Let's Talk

News and Events

A Quilt Maker Comments

After I read IPIL I put in an interlibrary loan request for Textile Art and Uplifting the South. I’m a quiltmaker, not a weaver, so I didn’t understand all the terminology but I certainly admired the coverlets in the exhibit. I also love human interest stories (I listen to StoryCorps on NPR every week) so the biographies of the weavers and their descendants’ comments were grand. Then I read Mary Mildred’s biography. I had never heard of her and I was glad to belatedly make her acquaintance. Her determination to make people’s lives better–evidently carried out with charm and grace–is exemplary. I noted too your comments about the stereotyping of Appalachia, fueled by sensational journalists.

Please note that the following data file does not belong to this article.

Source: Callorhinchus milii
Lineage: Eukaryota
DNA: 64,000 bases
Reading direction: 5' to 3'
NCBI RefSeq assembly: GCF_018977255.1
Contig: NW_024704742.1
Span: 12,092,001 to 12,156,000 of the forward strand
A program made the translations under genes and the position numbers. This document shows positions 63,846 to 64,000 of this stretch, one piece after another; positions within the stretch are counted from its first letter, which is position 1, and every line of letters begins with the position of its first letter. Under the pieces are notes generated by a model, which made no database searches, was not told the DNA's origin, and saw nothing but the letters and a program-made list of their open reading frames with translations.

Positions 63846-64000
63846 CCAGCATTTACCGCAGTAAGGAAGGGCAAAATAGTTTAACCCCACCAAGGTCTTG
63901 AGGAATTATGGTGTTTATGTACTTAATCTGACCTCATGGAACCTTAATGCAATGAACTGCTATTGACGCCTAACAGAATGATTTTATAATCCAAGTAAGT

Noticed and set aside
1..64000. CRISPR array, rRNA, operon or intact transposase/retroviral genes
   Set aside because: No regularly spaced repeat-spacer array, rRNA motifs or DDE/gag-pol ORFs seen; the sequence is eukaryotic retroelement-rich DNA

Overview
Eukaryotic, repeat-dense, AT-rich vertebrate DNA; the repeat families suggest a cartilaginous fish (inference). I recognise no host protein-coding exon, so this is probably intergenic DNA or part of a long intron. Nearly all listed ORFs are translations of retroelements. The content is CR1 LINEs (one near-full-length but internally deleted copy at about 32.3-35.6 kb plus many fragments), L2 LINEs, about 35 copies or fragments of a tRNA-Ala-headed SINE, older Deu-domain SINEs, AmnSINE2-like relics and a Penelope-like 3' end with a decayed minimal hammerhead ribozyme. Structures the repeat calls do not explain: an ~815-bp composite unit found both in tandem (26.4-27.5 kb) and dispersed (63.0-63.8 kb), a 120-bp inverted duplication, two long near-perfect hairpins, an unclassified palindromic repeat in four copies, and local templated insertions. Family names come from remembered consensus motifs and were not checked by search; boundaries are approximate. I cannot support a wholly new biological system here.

All your research has found an appreciative audience in me!  What are you going to work on next?


2 Awesome Comments So Far

Don't be a stranger, join the discussion by leaving your own comment
  1. Mimi
    May 9, 2012 at 6:40 am #

    I have just finished my first novel. The setting is southwest Virginia in 1910 where the McCloud family operate a textile mill. The youngest son has fallen in love with a young married woman. The story takes place over a period of eighteen months, in which the main characters are forced to make difficult decisions in their personal and professional lives, ultimately choosing to abide by or challenge traditional values and the consequences of those decisions. Stay tuned…..

    • Sami
      November 17, 2012 at 6:35 am #

      Gosh, memories!! I did flax spninnig when I was at teacher training college. Long, long fibres and wet hands are what I remember. Lovely to weave, though. I’ve still got my linen mat I made somewhere!!!

Leave a Comment

Remember to play nicely folks, nobody likes a troll.